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Overseas help to boost flood relief
BRAZIL last night flew in some 16 tonnes of food in response to the Guyana Government’s appeal for help as officials moved to shore up emergency relief for thousands of flood victims.
Several Cabinet ministers yesterday led teams that delivered food and other supplies to badly-hit communities after residents turned up at President Bharrat Jagdeo’s official State House residence urging him to get help to them.
Crowds turned up at the Civil Defence Commission (CDC) base in Thomas Lands, Georgetown for food boxes and large groups scrambled around vehicles distributing foodstuff in several communities yesterday.
Guyana on Wednesday appealed to the donor community for boats, canned food and inflatable dinghies as the government intensified a relief programme for the thousands hit by floods spawned by the heaviest rains in more than a century.
MORE SHELTERS OPENED
The rains eased yesterday but while several streets in the city were dry, many places in the capital and along the East Coast Demerara and on the West Demerara remained under water, chest-high in many communities.
The normal average rainfall in January is 7.3 inches, but the Met Office report shows that rainfall from January 1 to 16 exceeded 23 inches, according to GINA reports.
"We have three times the amount of rainfall and we are only half-way through the month. Since 1880, Guyana has never seen such rainfall!" exclaimed the President.
Despite no new death as a result of the deadly leptospirosis disease numerous persons showing some of the symptoms continue to turn up at the Georgetown Hospital.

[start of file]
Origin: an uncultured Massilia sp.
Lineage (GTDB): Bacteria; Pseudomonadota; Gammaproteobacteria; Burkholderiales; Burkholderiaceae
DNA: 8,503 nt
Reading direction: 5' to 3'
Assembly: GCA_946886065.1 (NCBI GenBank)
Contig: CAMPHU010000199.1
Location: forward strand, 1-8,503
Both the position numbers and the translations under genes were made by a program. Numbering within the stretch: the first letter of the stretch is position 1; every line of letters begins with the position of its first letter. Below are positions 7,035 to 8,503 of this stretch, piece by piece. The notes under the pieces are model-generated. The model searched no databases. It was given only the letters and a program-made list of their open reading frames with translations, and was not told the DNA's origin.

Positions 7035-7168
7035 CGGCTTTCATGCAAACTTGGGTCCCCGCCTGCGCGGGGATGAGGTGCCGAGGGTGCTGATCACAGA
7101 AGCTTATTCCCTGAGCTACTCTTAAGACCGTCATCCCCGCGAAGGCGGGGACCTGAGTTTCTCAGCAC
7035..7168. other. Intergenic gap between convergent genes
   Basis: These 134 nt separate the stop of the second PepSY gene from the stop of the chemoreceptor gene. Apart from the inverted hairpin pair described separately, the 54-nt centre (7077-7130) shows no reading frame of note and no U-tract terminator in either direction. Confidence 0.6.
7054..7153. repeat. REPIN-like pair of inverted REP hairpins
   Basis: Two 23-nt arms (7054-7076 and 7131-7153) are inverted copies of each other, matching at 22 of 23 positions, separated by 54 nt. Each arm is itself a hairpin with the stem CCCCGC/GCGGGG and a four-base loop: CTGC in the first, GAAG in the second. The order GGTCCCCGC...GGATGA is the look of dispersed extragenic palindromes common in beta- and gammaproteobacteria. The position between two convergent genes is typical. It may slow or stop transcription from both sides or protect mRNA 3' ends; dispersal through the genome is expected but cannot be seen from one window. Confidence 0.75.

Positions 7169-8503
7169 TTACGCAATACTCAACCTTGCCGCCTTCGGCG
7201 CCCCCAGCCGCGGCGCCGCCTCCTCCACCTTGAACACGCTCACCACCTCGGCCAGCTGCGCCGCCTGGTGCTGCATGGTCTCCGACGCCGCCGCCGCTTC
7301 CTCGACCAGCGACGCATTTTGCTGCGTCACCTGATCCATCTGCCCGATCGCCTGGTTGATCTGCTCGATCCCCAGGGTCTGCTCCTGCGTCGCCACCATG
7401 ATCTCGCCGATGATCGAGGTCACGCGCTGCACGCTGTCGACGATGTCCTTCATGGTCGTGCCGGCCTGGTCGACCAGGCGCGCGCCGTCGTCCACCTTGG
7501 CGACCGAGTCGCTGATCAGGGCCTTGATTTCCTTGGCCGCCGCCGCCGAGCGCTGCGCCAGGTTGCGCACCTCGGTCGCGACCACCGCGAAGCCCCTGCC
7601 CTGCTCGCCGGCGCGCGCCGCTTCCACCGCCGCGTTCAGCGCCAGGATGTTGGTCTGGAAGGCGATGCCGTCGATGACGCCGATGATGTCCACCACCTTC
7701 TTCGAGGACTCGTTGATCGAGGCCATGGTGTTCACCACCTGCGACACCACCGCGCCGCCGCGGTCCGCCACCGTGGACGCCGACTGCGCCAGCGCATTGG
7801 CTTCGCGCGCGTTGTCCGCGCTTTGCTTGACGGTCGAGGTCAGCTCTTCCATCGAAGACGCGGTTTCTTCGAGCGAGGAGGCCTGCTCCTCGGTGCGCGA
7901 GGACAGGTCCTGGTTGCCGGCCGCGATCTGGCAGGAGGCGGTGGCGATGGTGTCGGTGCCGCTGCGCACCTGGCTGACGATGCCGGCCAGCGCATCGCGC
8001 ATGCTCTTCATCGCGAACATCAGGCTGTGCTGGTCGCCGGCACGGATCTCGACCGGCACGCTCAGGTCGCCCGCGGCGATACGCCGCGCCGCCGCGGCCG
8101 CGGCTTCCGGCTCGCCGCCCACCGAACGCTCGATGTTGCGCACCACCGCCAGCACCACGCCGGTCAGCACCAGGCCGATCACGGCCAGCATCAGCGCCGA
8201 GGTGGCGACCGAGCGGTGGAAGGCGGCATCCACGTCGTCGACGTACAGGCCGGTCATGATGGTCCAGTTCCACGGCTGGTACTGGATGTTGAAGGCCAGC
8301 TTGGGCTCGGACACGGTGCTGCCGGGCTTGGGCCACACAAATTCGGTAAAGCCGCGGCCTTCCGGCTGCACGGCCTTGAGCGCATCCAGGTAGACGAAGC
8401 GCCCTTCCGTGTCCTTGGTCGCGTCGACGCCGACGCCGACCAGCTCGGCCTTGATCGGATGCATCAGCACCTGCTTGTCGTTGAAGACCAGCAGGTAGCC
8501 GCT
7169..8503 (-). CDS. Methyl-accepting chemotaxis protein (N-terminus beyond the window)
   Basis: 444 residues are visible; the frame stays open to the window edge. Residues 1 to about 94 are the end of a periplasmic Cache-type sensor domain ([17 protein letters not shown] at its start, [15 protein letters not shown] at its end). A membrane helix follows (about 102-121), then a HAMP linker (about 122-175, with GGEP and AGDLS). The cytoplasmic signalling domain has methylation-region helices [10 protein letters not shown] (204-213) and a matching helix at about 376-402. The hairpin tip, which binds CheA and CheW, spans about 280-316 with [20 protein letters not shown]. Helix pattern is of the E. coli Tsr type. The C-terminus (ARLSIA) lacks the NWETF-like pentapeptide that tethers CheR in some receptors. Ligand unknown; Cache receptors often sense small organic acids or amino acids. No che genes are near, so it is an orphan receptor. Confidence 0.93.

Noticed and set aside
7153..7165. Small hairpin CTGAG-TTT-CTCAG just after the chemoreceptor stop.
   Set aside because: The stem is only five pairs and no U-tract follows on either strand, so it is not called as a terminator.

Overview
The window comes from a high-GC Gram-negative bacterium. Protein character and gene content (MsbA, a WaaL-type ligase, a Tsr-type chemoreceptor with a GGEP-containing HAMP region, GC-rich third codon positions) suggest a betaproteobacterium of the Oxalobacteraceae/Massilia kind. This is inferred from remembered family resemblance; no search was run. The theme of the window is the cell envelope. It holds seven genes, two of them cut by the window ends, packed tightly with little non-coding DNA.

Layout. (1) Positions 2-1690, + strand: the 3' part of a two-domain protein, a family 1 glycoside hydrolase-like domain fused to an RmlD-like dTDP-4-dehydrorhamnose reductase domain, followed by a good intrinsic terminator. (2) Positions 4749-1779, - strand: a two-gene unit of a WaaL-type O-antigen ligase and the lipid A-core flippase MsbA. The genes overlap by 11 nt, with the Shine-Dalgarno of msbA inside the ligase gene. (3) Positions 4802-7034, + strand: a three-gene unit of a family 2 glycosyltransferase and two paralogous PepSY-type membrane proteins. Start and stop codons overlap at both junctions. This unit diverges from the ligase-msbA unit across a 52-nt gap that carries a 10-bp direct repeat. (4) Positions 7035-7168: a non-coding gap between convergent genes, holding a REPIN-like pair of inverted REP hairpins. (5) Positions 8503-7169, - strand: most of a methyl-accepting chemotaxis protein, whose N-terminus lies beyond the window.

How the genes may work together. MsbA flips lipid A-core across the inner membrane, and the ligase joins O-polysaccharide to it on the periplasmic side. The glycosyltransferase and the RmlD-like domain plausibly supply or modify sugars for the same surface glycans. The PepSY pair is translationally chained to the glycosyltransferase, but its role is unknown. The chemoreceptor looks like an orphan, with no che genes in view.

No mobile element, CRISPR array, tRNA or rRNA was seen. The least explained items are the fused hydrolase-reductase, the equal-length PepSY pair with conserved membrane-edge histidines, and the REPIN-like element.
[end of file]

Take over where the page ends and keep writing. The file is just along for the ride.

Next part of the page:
Twenty persons are thought to have died from the water-borne disease which affects animals and humans.
Speaking to Stabroek News yesterday Chief Execu-tive Officer of the GHPC, Michael Khan said the death toll remains the same but around ten persons displaying some of the symptoms of the disease turned up at the hospital.
Khan said some of these persons were admitted while the others were treated and sent away.
With respect to other flood-related diseases such as dengue fever, typhoid and gastroenteritis, Khan said there has not been any such case at the hospital for the past 24 hours. He said staff continue to monitor and treat patients whether they show all of the symptoms or just a few. During a visit to the hospital yesterday scores had taken their seats in the waiting area of the Accident and Emer-gency Unit. Adults with strained faces and children crying made for a very sombre atmosphere.
Since the flooding there have been 20 suspected leptospirosis deaths and three from gastroenteritis. Some cases of dengue and typhoid have also been reported.
GEORGETOWN, Guyana (AP) - Bulldozers began repairing Guyana's seawall on Tuesday, after a section collapsed under high tides and about 100 people were left homeless along the flooded coast.
About 2,000 feet (610 meters) of the 6-foot (1.8-meter) concrete seawall that protects the capital, Georgetown, from high tides caved in on Sunday and Monday.
No deaths or injuries were reported, but dozens of homes were destroyed and squatters and coastal inhabitants sought refuge in government shelters.
About 90 percent of the South American country's 750,000 people live along the coast, which is 6 feet (1.8 meters) below sea level and is protected by an elaborate system of drains and flood control gates.